1996-08-07 - Message

Header Data

From: Bovine Remailer <haystack@cow.net>
To: cypherpunks@toad.com
Message Hash: 3512e36efb5edd5292195930dbcaba1c63204f7914926dcd645ca958210d3d7b
Message ID: <9608071435.AA11662@cow.net>
Reply To: N/A
UTC Datetime: 1996-08-07 19:26:31 UTC
Raw Date: Thu, 8 Aug 1996 03:26:31 +0800

Raw message

From: Bovine Remailer <haystack@cow.net>
Date: Thu, 8 Aug 1996 03:26:31 +0800
To: cypherpunks@toad.com
Subject: Message
Message-ID: <9608071435.AA11662@cow.net>
MIME-Version: 1.0
Content-Type: text/plain


w a s h i n g t o n   w a t c h

The Coming Internet Wars

Michael C. Maibach

There's a very real danger that for the first time both the PC and the Internet will be 
regulated and taxed. The PC industry policy landscape has never been so dynamic, as 
telecom deregulation and technology convergence take hold. Being on the cutting edge of 
technology places us at the leading edge of public policy. Here's what's coming.

In Washington
A group of U.S. long-distance resellers has petitioned the Federal Communications 
Commission to outlaw (yes, outlaw) Internet telephony software. Their view is that the 
unregulated Net should not compete with regulated carriers. The PC industry's position is 
that the FCC doesn't have the authority to outlaw this or any software. A much more 
significant threat is a possible RBOC petition asking the FCC to levy access charges on 
all "enhanced services," such as the Internet. They seem to object to ISPs moving data, 
e-mail, graphics and calls outside of the current "universal service" monopoly established 
by the 1934 Communications Act.

The PC industry's number one telecom goal is competition in the local loop. Such 
competition should drive more bandwidth at a lower cost. Only the Net offers a 
modicum of competition to local service. If the FCC pulls the Net into the archaic 
telecom regulatory system, access charges could chill use of the most important telecom 
medium in the world.

The FCC must also set advanced digital TV broadcast standards. As TVs move into the 
digital PC world, let's make sure that broadcast signals over public airwaves are both 
PC- and TV-compatible.

And speaking of consumer electronics, digital videodiscs (DVDs), with 10 times the 
capacity of a CD-ROM and studio-quality output, are on the way. The motion picture 
and consumer electronics industries drafted legislation to protect content while enabling 
this new market. Unfortunately, their bill would inadvertently outlaw PCs as illegal copy 
devices! PC hardware and software makers have a vested interest in the success of 
DVD technology because it allows the copying of data and images. We, perhaps more 
than any other industry, want DVD technology to advance. But legal protections and 
private standards must make this a technology as open to PC users as it is to movie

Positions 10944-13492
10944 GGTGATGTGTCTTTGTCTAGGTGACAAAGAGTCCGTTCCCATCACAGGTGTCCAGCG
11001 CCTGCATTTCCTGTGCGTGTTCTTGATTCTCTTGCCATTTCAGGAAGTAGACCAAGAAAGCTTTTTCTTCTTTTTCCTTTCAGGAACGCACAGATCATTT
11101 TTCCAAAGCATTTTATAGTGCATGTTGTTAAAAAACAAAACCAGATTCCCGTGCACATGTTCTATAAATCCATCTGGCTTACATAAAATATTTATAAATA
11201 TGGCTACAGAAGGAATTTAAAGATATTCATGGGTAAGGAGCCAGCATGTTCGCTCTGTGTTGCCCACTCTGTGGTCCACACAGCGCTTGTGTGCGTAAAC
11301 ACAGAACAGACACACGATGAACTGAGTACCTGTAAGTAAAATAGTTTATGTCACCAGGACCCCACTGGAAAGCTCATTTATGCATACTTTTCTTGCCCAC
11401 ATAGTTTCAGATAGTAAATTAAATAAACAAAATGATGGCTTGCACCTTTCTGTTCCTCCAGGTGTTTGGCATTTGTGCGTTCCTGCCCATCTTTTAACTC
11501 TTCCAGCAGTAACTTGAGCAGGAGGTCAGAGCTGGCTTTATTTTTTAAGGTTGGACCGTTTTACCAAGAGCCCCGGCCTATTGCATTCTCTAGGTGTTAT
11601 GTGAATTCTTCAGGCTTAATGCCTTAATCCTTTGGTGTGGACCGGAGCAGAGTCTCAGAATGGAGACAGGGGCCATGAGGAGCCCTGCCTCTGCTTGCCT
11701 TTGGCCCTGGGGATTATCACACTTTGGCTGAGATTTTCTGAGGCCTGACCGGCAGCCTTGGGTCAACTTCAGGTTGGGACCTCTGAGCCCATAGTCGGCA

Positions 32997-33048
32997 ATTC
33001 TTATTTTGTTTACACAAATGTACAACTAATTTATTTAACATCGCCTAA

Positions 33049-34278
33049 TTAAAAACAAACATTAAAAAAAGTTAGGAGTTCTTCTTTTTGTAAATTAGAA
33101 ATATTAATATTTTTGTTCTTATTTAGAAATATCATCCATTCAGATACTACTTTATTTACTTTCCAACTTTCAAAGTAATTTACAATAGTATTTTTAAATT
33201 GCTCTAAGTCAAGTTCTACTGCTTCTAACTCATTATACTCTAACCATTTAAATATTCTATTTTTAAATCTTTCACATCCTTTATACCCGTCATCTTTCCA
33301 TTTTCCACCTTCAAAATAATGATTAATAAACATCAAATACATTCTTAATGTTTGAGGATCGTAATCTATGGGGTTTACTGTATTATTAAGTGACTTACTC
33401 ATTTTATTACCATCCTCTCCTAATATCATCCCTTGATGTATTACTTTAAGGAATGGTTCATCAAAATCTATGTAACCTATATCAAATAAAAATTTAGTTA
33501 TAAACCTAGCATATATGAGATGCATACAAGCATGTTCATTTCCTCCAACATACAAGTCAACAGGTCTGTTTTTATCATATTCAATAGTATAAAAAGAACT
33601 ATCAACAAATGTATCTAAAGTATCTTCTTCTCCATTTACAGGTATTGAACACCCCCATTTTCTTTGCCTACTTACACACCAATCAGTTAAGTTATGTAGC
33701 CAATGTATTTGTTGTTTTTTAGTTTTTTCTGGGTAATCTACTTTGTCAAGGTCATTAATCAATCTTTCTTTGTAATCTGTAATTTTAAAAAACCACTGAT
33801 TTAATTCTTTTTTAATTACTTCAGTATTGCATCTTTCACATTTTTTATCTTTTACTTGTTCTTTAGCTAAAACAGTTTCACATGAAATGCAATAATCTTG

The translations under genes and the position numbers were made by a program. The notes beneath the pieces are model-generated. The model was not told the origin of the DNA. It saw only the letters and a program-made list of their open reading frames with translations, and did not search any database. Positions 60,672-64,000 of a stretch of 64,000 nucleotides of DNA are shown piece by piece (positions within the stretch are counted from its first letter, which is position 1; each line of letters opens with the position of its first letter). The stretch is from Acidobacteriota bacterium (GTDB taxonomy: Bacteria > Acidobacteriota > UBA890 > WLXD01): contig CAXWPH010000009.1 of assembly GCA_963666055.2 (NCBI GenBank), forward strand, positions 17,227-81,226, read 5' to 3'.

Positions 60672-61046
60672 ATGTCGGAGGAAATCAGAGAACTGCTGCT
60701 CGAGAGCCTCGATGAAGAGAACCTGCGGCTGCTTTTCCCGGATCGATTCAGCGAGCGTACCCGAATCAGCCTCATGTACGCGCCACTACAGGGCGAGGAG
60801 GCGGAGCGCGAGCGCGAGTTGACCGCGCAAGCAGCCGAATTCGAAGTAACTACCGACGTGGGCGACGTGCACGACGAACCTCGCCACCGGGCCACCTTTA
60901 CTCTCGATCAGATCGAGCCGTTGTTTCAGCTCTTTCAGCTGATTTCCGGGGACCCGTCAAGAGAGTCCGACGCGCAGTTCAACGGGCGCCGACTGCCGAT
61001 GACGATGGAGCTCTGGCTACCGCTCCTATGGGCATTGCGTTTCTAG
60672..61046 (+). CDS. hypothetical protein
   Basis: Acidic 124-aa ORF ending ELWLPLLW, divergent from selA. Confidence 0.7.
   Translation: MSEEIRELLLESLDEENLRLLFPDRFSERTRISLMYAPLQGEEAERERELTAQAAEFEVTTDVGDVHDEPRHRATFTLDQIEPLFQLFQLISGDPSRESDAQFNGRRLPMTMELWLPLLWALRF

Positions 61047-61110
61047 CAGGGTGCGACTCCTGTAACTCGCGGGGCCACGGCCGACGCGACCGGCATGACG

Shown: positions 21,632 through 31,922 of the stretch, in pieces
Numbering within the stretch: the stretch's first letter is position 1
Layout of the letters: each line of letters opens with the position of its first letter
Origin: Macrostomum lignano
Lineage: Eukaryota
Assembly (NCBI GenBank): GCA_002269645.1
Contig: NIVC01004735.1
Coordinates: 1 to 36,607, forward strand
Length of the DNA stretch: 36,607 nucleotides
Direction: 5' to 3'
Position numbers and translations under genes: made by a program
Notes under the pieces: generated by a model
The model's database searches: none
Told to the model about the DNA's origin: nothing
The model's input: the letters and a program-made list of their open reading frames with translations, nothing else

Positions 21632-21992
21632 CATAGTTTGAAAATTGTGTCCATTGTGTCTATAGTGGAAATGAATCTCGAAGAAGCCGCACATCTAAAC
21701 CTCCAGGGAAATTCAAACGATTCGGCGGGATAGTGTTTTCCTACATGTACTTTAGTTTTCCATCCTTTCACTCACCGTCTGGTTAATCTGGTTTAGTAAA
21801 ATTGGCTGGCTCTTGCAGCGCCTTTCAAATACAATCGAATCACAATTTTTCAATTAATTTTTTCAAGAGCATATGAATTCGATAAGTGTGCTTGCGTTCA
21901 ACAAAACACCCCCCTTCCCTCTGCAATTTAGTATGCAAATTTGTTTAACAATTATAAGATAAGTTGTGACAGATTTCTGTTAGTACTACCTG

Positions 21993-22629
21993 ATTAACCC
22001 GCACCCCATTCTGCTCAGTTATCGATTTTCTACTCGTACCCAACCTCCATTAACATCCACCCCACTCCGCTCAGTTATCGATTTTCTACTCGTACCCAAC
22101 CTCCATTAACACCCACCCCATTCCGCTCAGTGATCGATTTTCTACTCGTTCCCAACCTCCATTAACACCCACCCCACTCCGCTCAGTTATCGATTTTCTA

Finally, Washington is considering measures to strengthen copyright protection of 
material moved on the Internet, require closed captioning on PCs that pick up TV 
broadcast signals and forbid software exports that have strong encryption protections in 
the name of national security. An industry that has grown up with private standard-setting 
in an open, unregulated environment now faces the kind of intense regulatory pressures 
one is accustomed to seeing in the railroad or drug industries. This is spurred on by the 
convergence of FCC-regulated industries with PC markets, products and technologies.

In State Capitals
Action in many U.S. state capitals reflects themes developing in Washington. 
Long-distance resellers have asked state public utility commissions (PUCs) to outlaw 
Internet telephony software, for example. Florida and California are considering taxing 
"digital commerce" they fear may bypass state sales tax regimes. And a few RBOCs 
have actually petitioned state PUCs to allow increases in ISDN installation and usage 
fees. Members of the PC industry, working with consumer groups and Internet warriors, 
have successfully challenged such rate hikes. Lower ISDN prices and easier hookup 
should drive huge volume increases in this market, benefiting local phone companies and 
PC users.

Around the World
So far, activity abroad is less robust than in the U.S., but it's just a matter of time. The 
European Union recently reclassified PCs with CD-ROM drives as "consumer 
electronics devices," tripling their import tariffs. Moreover, Europe is considering a "TV 
without borders" policy that would impose domestic content requirements on TV 
programming. Since movies are a type of software, will proposals to limit the sale of 
"foreign" PC software follow? And governments in Europe, Canada and Australia are 
considering a "bit tax" on digital commerce.

The old world of analog TV and telecom regulation must not spill over into the new 
world of competitive, open and digital markets. Governments must adopt the PC model 
of innovation and govern accordingly. In the U.S., the FCC must evolve into a Federal 
Competition Commission, and Congress should carefully guard digital commerce 
technologies that are changing the way we work, learn, consume and communicate.

Michael C. Maibach is vice president for government affairs at Intel Corp. in 
Washington, D.C.

Home | Upside Magazine | Entrepreneur Forum | Upside Locator | About Upside

Comments and suggestions for this site are welcome via e-mail to: feedback@upside.com

Copyright (c)1996 Upside Publishing Company. All rights reserved.
Powered by Thunderstone.